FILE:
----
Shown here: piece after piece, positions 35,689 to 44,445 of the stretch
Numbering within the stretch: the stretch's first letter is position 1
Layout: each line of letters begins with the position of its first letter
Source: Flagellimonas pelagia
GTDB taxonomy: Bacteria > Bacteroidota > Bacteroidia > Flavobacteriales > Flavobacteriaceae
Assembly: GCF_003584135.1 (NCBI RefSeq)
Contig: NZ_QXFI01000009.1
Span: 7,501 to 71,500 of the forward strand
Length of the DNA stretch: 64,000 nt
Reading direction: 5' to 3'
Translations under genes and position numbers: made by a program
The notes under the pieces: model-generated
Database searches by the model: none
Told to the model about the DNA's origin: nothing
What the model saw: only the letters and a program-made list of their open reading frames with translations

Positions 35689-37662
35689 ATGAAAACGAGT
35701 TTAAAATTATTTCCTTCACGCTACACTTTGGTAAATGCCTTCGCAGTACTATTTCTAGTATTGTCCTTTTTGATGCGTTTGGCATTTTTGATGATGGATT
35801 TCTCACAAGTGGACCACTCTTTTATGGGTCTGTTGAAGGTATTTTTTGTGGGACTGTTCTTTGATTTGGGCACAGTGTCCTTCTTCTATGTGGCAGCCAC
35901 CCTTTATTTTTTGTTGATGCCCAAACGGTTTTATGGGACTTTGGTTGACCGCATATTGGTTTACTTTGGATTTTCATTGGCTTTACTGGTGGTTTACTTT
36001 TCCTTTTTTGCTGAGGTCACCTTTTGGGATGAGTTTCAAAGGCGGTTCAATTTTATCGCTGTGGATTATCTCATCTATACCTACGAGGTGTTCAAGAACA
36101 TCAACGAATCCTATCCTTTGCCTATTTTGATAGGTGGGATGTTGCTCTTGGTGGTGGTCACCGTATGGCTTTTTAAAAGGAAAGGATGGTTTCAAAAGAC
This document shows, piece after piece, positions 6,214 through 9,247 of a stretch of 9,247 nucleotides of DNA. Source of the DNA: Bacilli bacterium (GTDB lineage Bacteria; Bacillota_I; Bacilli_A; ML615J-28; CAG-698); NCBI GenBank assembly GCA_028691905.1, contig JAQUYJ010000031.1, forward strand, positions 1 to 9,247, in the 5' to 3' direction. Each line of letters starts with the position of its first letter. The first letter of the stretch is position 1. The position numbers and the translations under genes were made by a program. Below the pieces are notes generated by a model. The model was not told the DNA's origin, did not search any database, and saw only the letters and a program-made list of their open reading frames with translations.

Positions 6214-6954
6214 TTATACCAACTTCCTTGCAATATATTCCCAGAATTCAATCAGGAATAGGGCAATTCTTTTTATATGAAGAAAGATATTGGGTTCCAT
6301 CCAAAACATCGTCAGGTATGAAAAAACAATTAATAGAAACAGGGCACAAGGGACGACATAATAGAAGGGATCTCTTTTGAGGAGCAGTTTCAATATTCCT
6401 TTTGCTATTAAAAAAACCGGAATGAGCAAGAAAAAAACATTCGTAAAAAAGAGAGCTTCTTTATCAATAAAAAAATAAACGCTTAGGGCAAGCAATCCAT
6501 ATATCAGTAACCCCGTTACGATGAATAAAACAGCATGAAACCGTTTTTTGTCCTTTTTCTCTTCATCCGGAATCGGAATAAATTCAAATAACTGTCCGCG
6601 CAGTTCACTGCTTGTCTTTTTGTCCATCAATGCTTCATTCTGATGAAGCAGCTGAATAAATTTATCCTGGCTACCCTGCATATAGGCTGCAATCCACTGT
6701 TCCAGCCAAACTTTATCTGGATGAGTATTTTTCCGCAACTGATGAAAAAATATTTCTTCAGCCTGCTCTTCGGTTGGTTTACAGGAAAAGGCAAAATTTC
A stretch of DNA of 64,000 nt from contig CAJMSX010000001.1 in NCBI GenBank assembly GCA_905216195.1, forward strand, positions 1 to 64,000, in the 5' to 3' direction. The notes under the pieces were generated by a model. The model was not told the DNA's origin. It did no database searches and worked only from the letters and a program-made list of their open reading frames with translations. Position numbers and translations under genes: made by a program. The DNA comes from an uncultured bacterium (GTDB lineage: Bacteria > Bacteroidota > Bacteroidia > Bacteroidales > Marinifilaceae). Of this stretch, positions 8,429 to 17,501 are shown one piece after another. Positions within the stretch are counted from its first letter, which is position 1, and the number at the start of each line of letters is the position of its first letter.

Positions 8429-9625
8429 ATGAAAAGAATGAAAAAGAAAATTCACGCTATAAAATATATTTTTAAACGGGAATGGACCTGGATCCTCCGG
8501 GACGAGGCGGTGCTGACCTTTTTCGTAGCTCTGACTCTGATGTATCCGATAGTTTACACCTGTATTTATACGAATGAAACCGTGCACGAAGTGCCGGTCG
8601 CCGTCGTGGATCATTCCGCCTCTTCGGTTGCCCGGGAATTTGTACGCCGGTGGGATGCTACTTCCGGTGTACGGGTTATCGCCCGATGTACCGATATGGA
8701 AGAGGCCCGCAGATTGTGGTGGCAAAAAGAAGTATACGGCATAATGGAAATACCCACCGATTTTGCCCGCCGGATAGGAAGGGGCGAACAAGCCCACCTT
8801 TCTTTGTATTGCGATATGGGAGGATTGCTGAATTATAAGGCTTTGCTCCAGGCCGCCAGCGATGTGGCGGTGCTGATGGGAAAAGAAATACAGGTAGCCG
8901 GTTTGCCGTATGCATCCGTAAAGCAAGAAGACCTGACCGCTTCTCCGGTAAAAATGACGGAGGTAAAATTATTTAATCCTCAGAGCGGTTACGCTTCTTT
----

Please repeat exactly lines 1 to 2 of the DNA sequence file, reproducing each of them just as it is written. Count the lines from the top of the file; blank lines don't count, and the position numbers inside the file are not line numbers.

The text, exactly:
Shown here: piece after piece, positions 35,689 to 44,445 of the stretch
Numbering within the stretch: the stretch's first letter is position 1